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The Party of Coercion Doesn’t Understand It


The left is the side of the political debate that wants more government: more taxes, more spending, more regulations, more laws. So you would think they would have highly developed thoughts about what a law is and how laws are actually enforced. This is, after all, the stuff they want more of.

You would be wrong.

Sally Kohn recently argued, bizarrely, that law as such is not coercive.

This issue of government force is a funny one. You could also argue that the government is forcing you to drive below the speed limit or wear a seatbelt in your car. But it’s not. There isn’t a police officer holding a gun to your head literally forcing you to buckle up. In fact, you are 100 percent free to speed and not wear your seatbelt—and simply deal with the consequences if you’re pulled over. Is the threat of the fine for breaking the law amount to “forcing” you to follow the law? No.

Get that? Unless someone is literally holding a gun to your head at this very moment, you’re not being coerced. Don Corleone would be glad to hear it. After all, he didn’t coerce anyone. He just made a suggestion that you’ve got a nice place here, and it would be a shame if something were to happen to it.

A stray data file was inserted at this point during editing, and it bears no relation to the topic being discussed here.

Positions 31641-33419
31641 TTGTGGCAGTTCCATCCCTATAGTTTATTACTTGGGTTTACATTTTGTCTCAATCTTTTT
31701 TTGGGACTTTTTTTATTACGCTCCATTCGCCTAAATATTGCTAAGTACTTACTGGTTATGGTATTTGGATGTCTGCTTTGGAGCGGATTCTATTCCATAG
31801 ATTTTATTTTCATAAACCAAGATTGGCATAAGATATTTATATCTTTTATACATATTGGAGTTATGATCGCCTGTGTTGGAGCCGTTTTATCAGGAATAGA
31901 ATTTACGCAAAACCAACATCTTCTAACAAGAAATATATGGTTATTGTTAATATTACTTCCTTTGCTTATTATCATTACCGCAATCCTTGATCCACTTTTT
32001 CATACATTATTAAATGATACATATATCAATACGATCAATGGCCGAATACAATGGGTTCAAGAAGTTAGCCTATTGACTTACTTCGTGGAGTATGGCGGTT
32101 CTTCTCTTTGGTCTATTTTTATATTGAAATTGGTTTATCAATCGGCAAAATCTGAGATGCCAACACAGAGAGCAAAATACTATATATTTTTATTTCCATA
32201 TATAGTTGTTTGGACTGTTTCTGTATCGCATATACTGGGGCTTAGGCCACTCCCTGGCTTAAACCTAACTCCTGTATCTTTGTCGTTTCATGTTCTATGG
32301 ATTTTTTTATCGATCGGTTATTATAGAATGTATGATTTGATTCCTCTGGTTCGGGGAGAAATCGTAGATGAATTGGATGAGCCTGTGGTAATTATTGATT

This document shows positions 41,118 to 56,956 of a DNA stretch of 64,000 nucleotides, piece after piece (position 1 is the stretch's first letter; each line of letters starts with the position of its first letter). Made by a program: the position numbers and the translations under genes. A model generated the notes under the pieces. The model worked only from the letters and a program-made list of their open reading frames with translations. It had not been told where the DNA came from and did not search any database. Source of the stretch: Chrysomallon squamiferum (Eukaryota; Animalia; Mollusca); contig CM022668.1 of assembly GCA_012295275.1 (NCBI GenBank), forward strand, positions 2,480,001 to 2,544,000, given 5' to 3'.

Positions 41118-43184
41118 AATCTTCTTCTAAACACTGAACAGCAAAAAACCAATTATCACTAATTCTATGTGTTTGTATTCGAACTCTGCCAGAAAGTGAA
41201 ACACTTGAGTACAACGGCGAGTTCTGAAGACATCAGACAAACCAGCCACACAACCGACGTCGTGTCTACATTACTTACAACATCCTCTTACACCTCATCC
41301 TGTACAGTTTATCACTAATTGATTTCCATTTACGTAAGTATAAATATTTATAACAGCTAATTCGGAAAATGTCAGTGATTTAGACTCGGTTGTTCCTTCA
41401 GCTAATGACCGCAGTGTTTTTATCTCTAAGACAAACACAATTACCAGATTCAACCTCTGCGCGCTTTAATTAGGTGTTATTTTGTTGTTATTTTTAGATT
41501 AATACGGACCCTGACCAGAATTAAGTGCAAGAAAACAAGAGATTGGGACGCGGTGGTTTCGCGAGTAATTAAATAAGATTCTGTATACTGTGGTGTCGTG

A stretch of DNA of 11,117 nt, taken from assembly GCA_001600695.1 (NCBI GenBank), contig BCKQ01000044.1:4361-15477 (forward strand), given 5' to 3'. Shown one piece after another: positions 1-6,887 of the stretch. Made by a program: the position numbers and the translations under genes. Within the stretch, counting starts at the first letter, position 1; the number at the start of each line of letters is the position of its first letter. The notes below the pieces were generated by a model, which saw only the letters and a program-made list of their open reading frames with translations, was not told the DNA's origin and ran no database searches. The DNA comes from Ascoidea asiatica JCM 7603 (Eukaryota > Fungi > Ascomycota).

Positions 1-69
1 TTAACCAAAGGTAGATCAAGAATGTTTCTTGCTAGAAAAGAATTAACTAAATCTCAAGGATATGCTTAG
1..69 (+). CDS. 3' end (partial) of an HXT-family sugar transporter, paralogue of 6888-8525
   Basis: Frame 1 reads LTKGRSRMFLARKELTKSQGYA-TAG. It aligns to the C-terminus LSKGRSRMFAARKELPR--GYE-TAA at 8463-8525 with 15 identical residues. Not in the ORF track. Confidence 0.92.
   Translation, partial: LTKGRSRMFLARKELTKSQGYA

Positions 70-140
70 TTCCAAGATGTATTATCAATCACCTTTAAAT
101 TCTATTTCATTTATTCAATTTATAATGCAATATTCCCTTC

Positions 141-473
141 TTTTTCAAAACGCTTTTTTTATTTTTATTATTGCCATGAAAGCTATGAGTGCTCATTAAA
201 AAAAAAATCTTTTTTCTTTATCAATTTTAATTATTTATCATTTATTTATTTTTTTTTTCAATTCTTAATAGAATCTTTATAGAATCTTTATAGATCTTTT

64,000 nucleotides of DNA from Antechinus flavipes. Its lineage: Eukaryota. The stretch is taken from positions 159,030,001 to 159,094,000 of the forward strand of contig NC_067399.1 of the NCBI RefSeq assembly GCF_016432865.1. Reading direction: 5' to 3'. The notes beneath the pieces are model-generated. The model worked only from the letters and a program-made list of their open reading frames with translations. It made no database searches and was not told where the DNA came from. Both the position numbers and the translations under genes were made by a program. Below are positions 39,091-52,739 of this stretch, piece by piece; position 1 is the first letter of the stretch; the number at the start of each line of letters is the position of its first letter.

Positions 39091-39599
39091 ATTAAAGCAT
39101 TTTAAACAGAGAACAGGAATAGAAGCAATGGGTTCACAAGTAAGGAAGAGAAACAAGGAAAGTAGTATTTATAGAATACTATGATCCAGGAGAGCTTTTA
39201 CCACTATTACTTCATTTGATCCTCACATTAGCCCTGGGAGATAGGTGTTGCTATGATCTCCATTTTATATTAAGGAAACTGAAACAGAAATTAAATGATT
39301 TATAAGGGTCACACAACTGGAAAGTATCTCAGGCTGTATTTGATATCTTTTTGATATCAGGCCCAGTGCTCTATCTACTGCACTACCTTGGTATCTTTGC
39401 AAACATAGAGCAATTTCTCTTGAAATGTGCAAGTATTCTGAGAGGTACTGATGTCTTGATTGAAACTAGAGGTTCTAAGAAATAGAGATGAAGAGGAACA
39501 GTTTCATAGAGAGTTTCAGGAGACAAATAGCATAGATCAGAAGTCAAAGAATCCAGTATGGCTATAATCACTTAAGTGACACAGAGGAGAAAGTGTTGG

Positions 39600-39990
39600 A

I forgot to pay a speeding ticket once. I’m pretty sure if I had persisted, the “consequences” would have involved handcuffs and the inside of a jail cell. And the guys who put me there would have been armed with guns. So I paid it.

Seriously, how can you make this argument in a world where getting pulled over for a busted tail light can so quickly escalate, under the wrong circumstances, to this?

The Federalist‘s Sean Davis rightly and roundly mocked Kohn’s novel theory about the law. So today, in The Week, Ryan Cooper sails to her rescue—with an argument that is even more clueless about the nature of coercion. He starts by seemingly conceding the point that laws are coercive.

[I]f all laws without exception are coercive, and they most surely are, then the government is unavoidably involved in either preventing or propagating discrimination. The idea that government coercion in itself is bad is blown out of the water—as is half of conservative political argumentation….

If you interfere with someone’s property right, by entering his house without his consent, for example, then under the law he can call on public authorities to, at the very least, violently compel you into leaving. He can probably call on them to stuff you into a jail cell and, in some cases, kill you outright. Property, wealth, and corporate structures rest on a premise of violent state coercion—that is to say, law, per Davis.

Coercion is a background condition of all economic activity.

So let’s take this oddly antiseptic example of someone entering your house without your consent, otherwise known as “home invasion,” and put some concrete details on it. A 250-pound guy with a shaved head and tattoos breaks down your front door and announces that he lives here now, too—and he’ll be taking the bedroom right next to your daughter’s. If you’re lucky, you manage to call the cops, and they take him down and haul him off to jail. Clearly, this is government coercion. Just as clearly, it is coercion used to retaliate against the tattooed brute’s coercion of you, and to protect you and your family against further coercion.